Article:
(CNN) — It's been over six years since the northeast coast of Japan's Honshu island was hit by a devastating earthquake, leading to a deadly tsunami and nuclear disaster.
The hardest hit of all the affected prefectures, Fukushima is still fighting to lure tourists back to its beautiful natural landscapes.
Among the locals helping revive the local travel industry is Jun Yamadera, founder of bike share company Fukushima Wheel, based in the prefecture's capital of the same name.
"In the year of 2011, we have almost no people," says Yamadera. "It really hurt my feelings. That's my main motivation to start this project."
Like other bike share systems, Fukushima Wheel encourages citizens and tourists to explore the city on a shared bicycle. But there's so much more to the project.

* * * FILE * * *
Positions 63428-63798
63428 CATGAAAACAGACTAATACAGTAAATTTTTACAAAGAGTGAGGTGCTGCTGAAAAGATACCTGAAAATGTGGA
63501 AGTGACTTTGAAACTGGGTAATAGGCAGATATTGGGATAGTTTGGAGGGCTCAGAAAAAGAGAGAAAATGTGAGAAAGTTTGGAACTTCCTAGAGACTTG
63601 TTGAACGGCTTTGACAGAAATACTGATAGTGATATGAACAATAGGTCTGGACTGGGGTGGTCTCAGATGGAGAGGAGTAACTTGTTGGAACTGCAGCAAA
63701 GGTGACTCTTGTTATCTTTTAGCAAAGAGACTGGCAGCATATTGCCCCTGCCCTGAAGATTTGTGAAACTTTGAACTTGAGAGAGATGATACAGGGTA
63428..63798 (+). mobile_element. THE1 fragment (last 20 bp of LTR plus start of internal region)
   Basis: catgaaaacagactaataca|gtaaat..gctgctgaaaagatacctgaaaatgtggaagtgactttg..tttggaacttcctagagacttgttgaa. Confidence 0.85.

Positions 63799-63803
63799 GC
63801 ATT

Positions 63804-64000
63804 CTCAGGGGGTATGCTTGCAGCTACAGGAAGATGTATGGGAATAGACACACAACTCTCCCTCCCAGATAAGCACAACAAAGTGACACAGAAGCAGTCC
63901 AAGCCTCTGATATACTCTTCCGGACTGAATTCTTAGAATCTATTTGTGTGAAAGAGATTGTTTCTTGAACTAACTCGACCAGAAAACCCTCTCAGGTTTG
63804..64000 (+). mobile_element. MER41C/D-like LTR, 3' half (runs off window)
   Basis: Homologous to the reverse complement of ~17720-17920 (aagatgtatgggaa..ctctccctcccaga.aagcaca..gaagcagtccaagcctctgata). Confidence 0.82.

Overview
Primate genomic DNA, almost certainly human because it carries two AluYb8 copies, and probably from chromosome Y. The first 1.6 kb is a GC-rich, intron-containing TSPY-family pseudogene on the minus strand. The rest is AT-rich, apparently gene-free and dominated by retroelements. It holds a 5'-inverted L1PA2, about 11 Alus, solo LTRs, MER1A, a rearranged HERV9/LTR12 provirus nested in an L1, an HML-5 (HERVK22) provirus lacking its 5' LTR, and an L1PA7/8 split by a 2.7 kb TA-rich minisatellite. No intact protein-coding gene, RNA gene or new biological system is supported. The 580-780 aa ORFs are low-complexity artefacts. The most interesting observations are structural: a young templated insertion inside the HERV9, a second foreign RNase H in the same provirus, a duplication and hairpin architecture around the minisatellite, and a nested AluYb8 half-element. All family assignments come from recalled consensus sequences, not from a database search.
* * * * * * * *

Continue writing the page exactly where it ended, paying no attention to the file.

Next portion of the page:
It also serves as a cost-effective way to collect big data from the city through citizen science. An environmental sensor has been mounted on each bike, measuring data such as radiation levels, temperature, air pollution and more.
The wheels are equipped with LED displays that can be customized to show advertisements.
The project also comes with a complementing smartphone app that doubles as a city guide, offering points-of-interest and discounts to the venues around you. It also measures how much you've exercised and carbon emissions.
Fukushima Wheel is still in development stage but it has already received enthusiastic praises from media and tech fairs around the world.